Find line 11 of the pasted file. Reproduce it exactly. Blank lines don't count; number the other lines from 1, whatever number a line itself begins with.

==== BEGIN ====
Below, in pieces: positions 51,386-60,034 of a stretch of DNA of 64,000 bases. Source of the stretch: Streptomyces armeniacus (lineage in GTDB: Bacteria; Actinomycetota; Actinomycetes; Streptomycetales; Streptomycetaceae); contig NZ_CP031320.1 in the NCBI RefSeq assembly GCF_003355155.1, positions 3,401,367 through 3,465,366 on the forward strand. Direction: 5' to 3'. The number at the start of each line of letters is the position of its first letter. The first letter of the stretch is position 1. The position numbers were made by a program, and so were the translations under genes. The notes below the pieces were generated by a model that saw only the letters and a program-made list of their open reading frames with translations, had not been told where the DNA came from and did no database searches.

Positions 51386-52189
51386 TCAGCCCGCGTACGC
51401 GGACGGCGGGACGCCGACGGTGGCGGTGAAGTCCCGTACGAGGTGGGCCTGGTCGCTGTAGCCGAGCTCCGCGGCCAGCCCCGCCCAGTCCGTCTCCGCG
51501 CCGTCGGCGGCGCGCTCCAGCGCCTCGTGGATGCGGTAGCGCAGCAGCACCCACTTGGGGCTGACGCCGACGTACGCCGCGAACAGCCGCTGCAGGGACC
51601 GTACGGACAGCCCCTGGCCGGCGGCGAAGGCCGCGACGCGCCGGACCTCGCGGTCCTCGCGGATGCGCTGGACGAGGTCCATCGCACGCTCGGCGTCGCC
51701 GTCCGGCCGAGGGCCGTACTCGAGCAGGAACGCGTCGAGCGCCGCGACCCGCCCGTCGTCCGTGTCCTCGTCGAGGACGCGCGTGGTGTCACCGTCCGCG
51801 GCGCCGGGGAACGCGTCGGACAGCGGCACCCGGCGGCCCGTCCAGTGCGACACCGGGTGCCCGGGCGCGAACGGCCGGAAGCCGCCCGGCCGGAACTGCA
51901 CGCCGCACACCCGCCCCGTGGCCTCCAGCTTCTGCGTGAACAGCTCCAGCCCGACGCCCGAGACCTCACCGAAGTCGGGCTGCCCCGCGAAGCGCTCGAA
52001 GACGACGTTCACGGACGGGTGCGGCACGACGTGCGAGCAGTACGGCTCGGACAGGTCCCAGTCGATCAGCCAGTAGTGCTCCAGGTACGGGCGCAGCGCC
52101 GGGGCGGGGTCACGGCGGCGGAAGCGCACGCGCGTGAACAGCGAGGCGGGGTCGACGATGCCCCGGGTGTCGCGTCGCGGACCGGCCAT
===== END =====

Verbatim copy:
52101 GGGGCGGGGTCACGGCGGCGGAAGCGCACGCGCGTGAACAGCGAGGCGGGGTCGACGATGCCCCGGGTGTCGCGTCGCGGACCGGCCAT